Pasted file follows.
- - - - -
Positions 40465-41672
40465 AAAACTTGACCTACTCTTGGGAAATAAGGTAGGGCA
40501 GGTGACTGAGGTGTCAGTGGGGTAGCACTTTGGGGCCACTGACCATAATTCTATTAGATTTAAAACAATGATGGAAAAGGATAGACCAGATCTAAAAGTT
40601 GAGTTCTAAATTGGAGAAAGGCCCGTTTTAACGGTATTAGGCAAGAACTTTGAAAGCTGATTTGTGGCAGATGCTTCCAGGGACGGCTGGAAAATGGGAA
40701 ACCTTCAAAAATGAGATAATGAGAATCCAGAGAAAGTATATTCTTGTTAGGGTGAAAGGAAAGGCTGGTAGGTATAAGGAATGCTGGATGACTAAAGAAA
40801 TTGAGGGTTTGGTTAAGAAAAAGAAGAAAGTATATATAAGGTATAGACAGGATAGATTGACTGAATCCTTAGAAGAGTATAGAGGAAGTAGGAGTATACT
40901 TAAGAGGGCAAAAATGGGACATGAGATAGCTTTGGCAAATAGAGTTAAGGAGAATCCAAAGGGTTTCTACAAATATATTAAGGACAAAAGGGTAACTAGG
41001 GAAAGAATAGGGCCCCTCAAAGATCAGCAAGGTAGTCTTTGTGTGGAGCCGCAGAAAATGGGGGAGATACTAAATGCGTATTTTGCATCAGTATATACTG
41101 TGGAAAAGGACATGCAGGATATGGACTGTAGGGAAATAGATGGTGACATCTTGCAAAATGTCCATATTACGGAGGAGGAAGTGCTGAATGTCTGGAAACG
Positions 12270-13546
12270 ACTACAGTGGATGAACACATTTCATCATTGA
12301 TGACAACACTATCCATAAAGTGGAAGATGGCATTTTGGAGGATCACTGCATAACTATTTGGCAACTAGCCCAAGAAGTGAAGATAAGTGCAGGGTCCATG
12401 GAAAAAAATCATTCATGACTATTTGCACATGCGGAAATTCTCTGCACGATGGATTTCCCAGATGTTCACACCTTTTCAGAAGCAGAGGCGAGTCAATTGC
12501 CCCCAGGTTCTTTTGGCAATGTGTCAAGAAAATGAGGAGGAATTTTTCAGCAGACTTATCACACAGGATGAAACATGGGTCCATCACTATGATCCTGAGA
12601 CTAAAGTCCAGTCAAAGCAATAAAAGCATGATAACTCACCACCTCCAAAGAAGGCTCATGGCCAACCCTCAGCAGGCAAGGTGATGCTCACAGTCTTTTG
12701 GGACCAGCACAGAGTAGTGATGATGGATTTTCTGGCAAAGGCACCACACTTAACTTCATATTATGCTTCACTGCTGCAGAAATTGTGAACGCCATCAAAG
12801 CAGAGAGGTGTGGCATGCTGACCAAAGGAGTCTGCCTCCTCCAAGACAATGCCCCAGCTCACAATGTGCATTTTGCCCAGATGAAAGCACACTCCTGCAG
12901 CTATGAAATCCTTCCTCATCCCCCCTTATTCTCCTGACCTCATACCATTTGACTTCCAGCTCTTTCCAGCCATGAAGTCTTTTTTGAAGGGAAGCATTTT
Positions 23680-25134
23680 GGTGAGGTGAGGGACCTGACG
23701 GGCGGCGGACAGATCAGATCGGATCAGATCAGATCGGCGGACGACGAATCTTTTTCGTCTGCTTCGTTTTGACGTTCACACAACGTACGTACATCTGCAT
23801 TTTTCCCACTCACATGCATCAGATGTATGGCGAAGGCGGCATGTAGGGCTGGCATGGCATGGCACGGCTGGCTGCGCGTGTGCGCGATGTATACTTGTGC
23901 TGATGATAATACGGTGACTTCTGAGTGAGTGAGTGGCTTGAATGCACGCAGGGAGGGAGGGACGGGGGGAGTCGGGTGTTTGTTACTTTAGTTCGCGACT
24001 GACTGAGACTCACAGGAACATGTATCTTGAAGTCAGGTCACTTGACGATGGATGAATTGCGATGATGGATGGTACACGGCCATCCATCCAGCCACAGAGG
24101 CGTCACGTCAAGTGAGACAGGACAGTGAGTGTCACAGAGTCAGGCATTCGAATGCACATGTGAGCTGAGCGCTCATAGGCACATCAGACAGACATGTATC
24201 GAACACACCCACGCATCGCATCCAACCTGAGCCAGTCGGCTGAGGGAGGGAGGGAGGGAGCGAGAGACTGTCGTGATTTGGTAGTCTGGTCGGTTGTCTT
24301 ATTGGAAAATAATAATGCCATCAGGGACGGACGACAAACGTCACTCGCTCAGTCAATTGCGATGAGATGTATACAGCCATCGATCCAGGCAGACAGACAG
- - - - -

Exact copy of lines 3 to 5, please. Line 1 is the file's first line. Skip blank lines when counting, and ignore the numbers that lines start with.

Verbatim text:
40501 GGTGACTGAGGTGTCAGTGGGGTAGCACTTTGGGGCCACTGACCATAATTCTATTAGATTTAAAACAATGATGGAAAAGGATAGACCAGATCTAAAAGTT
40601 GAGTTCTAAATTGGAGAAAGGCCCGTTTTAACGGTATTAGGCAAGAACTTTGAAAGCTGATTTGTGGCAGATGCTTCCAGGGACGGCTGGAAAATGGGAA
40701 ACCTTCAAAAATGAGATAATGAGAATCCAGAGAAAGTATATTCTTGTTAGGGTGAAAGGAAAGGCTGGTAGGTATAAGGAATGCTGGATGACTAAAGAAA